The Christmastime Joy of Borrowing Children


Your child is adorable. I do not have one. It's Christmas. Please share?

It's one week til Christmas -- and I'm totally broke. It's all the little presents. The little hats shaped like animals. Countless picture books that were too adorable to pass up. Tutus, stripy tights, mittens in the shape of dinosaurs, stuffed puppies I couldn't resist. I have a problem. And I don't even have children.

But I do have a little brother. He's five. And when it comes to his Christmas, I may have put Santa to shame. But I can't help it. When you're a 31-year-old female and living on a military base, you're one of the rare few to not have a gaggle of your own in tow. And sometimes, even though you don't have one of your own, you still want to hang out with someone who really believes that Santa is real.

Holidays can be hard in general, especially when you're far from your family. But to be surrounded by dozens of happy children hyped up on Christmas cookies at the mandatory Christmas party when you don't have any of your own? And to watch every vintage Christmas special on TV wishing you had someone to share it with, or at least some other, reasonable excuse for watching it? Being childless -- especially if you want children but don't yet have them -- can seem a lot harder at Christmas than it does the rest of the year.

Because Christmas with children -- small people who don't question the magic and have real, earnest questions about how the reindeer got those silly names and exactly how one might operate a night mission with a lightbulb red nose -- seems so much more fun.

And this is why I'm always grateful my father didn't stop having kids. When it comes time for Christmas, I've always got a kid I can borrow. He's eager, adorable, and happy to be the center of my attention. And that's something his mom -- who is exhausted from actually taking such good care of him all the time -- is equally happy to let him be with me.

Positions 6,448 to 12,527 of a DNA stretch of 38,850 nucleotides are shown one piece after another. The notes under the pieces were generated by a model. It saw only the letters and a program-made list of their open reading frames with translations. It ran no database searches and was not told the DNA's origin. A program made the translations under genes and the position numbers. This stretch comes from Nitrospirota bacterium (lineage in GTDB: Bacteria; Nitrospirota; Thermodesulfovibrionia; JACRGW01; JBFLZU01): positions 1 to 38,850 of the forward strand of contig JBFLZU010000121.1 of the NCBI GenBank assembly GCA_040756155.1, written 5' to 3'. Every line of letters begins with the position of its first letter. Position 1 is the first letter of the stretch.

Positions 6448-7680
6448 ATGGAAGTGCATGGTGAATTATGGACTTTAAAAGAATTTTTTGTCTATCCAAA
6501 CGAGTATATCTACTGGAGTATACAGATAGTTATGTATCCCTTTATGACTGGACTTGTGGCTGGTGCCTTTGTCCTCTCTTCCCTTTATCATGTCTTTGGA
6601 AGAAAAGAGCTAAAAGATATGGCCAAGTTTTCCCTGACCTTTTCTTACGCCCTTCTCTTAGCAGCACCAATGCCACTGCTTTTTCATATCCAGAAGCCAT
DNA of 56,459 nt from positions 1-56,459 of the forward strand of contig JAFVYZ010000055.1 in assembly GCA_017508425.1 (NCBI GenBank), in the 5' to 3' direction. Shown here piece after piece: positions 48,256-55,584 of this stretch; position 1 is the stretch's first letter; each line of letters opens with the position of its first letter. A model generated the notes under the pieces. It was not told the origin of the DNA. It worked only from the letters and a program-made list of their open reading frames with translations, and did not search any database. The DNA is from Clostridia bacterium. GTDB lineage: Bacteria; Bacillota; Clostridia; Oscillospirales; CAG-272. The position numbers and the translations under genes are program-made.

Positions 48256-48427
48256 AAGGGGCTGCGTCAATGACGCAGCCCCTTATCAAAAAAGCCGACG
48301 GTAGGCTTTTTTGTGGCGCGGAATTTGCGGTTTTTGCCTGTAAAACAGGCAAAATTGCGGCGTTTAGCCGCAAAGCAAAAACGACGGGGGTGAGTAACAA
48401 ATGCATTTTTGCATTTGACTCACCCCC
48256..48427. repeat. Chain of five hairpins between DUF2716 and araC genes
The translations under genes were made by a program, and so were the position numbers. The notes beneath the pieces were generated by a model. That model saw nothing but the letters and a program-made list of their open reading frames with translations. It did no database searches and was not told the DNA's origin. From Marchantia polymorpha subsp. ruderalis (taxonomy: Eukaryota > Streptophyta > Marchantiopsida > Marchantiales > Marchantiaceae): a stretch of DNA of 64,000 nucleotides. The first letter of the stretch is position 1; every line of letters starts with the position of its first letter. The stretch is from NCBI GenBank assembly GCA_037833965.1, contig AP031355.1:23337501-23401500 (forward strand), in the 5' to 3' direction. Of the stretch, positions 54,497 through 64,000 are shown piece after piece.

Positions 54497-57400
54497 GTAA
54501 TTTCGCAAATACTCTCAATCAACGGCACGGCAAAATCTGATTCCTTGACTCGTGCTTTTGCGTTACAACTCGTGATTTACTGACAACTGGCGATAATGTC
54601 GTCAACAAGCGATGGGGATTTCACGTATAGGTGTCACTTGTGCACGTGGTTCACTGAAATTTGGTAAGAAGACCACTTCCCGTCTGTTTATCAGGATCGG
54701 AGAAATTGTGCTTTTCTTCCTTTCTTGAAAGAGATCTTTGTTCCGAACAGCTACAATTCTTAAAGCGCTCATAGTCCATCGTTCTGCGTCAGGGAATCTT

Here are things I have generally learned to be true from all my mother friends: They are exhausted.  Their to-do list is longer than I could have ever imagined. They consider a trip to the grocery store without eight little hands pawing at every fruit snack and cookie they see a vacation. And they might be inclined to say "yes" to a little help with the kiddos.

And this time of year, I'm happy to step in. For cookie decorating, story reading, ice skating, snowman building, holiday anything, I'm your girl. Raleigh-Elizabeth, Babysitter for Hire. Rates: Will pay all expenses for your adorable child, if I can just borrow her for an hour.

I can't wait until next week when I can spend a full day hanging out with my kid brother outside, weighing the merits of rolling our snowballs into snowmen or packing the snow in with our hands. I can't wait to debate the general usefulness of legos over duplos, hear the fascinating operational abilities of a front hoe loader, and whisper that I' just saw an elf hiding behind a pine tree in the back yard. Celebrating in his childhood with him lets us in on some of the joyful Christmas cheer we'd otherwise be missing, and that's something we can all enjoy.

As we've navigated the often-tricky road to expanding our own family, borrowing children we love from other parents in our life has been a blessing, especially this time of year. We pick out "I love Santa" diaper covers for our friends with babies, and we go as nuts over their adorable Christmas card photos as they do. We're happy to help with ideas for the elf on the shelf, and we're always ready to take the kids ice skating one more time. Because even though we're childless in our own family, we're never childless this time of year.

If you don't have kids of your own, have you found a happy way to celebrate the youthful fun of Christmas? Do you borrow little friends for some little-person holiday play time, or do you just spike the nog a little more?

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